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Breaking boundaries but not population taboos

The book Breaking Boundaries by Johan Rockström and Owen Gaffney explains the basics of how the Earth works and how humanity is rocking the boat, ecologically speaking. While describing monumental challenges, it views the future with optimism. Despite having a chapter dedicated to population, it fails to acknowledge how larger global populations reduce our chances … Continue reading Breaking boundaries but not population taboos

Population commitments under the Paris climate accord

Under the Paris Agreement of the UN Framework Convention on Climate Change (UNFCC), the nations of the world have made pledges known as nationally determined contributions (NDCs). These represent countries’ proposals to adapt to and mitigate (limit) global warming. A new publication assesses the NDCs’ treatment of population growth and family planning. by The Overpopulation … Continue reading Population commitments under the Paris climate accord

Religion, Fertility and Contraceptive Use in Sub-Saharan Africa, Part 6: Progressive Religious Organisations

While contraception in Sub-Saharan Africa is still considered taboo in many religious settings and children are viewed as a “gift from God”, some religious leaders are actively promoting the importance of family planning and considering its role in population growth. In this last part of our series on religion, fertility and contraceptive use in Sub-Saharan … Continue reading Religion, Fertility and Contraceptive Use in Sub-Saharan Africa, Part 6: Progressive Religious Organisations

On Threats and How to Prevent Them

Threats that humanity faces today are planetary in scale. That and their menacing character require long-term thinking and preventive politics to deal with or, better yet, prevent them. This may require planetary governance that unites humanity for mutual protection. by Jan Greguš, Masaryk University, Czech Republic  Few would have believed five or ten years ago … Continue reading On Threats and How to Prevent Them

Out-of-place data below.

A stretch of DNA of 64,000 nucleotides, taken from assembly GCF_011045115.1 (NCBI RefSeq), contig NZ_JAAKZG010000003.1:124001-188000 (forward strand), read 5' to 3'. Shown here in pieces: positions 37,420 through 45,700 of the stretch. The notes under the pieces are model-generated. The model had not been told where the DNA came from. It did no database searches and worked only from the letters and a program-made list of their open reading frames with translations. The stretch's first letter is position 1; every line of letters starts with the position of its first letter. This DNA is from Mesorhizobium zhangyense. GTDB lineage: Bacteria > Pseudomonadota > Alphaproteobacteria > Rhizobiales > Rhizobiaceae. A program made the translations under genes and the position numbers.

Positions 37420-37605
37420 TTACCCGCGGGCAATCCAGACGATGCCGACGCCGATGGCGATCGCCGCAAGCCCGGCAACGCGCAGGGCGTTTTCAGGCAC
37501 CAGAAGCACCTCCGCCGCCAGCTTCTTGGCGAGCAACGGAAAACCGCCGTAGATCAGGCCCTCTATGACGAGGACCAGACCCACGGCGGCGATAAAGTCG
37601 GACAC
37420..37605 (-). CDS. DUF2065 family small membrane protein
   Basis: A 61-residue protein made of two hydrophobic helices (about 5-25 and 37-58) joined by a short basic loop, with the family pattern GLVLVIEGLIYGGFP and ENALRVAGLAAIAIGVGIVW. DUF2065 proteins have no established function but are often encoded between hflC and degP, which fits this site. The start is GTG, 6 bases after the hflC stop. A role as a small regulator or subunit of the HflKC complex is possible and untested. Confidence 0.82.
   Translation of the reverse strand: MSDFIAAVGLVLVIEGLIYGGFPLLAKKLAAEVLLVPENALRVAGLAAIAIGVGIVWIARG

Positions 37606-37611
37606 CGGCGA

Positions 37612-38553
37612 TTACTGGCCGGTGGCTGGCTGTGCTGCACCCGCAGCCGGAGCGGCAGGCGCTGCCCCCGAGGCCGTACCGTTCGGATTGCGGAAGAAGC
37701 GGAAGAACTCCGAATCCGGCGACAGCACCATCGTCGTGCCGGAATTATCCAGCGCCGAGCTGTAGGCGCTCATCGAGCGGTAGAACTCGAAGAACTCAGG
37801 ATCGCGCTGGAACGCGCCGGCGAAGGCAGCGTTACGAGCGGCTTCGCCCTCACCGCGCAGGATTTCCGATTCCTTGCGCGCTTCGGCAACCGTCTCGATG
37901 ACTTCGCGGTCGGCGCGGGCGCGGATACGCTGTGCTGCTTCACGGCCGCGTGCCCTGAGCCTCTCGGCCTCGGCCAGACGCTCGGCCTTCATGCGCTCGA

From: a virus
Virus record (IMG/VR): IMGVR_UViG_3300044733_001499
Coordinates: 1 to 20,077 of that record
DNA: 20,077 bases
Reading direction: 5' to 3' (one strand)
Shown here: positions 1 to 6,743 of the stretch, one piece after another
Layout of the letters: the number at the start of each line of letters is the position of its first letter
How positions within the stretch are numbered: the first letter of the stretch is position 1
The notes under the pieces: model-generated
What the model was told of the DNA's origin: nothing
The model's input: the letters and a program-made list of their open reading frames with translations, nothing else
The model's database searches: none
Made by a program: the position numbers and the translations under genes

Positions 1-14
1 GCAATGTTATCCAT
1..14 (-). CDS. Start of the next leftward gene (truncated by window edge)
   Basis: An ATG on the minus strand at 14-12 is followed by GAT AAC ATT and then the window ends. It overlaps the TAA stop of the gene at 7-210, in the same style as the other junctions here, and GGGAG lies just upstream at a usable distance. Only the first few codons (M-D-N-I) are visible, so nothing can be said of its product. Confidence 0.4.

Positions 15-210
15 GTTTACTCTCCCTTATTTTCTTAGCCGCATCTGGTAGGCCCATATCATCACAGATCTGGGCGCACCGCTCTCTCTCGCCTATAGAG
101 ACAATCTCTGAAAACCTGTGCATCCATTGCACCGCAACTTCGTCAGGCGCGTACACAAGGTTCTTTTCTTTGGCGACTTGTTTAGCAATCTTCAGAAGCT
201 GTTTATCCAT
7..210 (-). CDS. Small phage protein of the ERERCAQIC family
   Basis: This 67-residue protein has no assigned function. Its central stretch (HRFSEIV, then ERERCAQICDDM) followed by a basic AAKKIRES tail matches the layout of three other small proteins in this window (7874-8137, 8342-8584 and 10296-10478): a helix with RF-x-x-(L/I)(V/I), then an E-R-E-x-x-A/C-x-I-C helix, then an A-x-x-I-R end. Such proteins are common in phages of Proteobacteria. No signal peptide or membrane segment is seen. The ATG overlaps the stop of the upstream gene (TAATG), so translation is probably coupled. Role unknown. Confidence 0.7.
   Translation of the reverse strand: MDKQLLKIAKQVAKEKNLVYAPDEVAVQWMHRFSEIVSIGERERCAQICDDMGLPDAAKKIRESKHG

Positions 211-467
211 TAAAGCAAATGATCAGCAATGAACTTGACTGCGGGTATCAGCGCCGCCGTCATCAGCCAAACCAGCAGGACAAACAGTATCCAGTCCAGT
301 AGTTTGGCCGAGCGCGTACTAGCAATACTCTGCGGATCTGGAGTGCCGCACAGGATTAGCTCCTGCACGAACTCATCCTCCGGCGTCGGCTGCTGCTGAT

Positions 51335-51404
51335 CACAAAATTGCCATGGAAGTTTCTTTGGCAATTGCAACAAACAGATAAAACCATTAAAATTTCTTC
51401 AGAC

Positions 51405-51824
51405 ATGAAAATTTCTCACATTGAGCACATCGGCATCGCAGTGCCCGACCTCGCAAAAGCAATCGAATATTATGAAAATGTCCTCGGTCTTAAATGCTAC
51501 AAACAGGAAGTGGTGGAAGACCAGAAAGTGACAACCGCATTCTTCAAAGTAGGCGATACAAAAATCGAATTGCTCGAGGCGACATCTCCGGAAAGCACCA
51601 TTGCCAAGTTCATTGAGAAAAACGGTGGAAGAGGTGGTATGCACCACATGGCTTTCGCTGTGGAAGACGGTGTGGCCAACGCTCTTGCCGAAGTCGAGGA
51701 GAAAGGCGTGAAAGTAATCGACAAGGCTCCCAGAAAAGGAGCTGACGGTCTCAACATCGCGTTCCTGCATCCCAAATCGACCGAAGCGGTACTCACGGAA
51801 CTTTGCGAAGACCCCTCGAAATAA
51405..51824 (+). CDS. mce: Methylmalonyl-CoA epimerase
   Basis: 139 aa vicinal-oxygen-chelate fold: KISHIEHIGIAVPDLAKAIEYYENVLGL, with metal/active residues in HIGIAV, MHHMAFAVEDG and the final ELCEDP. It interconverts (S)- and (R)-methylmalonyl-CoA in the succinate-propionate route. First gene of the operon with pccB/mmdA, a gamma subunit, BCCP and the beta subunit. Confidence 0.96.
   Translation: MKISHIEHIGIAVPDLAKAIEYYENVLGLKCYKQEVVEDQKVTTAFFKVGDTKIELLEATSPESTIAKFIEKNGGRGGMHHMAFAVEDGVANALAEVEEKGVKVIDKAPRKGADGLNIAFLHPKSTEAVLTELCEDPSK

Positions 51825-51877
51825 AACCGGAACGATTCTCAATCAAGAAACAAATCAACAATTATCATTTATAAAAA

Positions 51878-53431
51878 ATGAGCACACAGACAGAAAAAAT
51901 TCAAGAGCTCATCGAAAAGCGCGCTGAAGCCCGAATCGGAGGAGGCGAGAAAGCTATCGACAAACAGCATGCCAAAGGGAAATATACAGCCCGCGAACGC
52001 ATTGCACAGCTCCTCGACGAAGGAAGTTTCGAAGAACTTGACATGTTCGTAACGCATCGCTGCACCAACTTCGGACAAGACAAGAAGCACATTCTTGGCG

Population in the IPCC’s new mitigation report

A new IPCC climate change mitigation report confirms that population increase and economic growth are the main drivers of today’s historically high greenhouse gas emissions. But that scientific information has been censored and removed from the Summary for Policymakers distributed to the world’s press and the public. Does a problem disappear if we don’t mention … Continue reading Population in the IPCC’s new mitigation report

Ukraine war: temporary glitch or tipping point?

Almost everyone reading these words hopes for a quick resolution to the war in Ukraine. But, with population growth straining global food systems, what might Russia’s aggression mean for global agricultural production and humanity’s ability to feed itself going forward? by Jane O’Sullivan Back in 2015, the insurance underwriter Lloyds published a wake-up call for … Continue reading Ukraine war: temporary glitch or tipping point?

A new approach for defining optimum population size

The concept of optimum population size is nothing new, but in recent decades the methodology used to calculate it has seen little development. In a recently published book, We Zijn Met Te Veel (Dutch for We Are Too Many), a new approach is proposed for calculating optimum population size. by Fons Jena In the available literature … Continue reading A new approach for defining optimum population size

Nine strategies to stop short of 9 Billion – ten years on

In 2012, as the human population reached 7 billion, Robert Engelman, President of the Worldwatch Institute, advanced 9 strategies to halt global population growth. He suggested that humanity had to stop short of 9 billion to accomplish environmentally sustainable prosperity. Ten years later, we have added 800 million people, corresponding to an annual increase of … Continue reading Nine strategies to stop short of 9 Billion – ten years on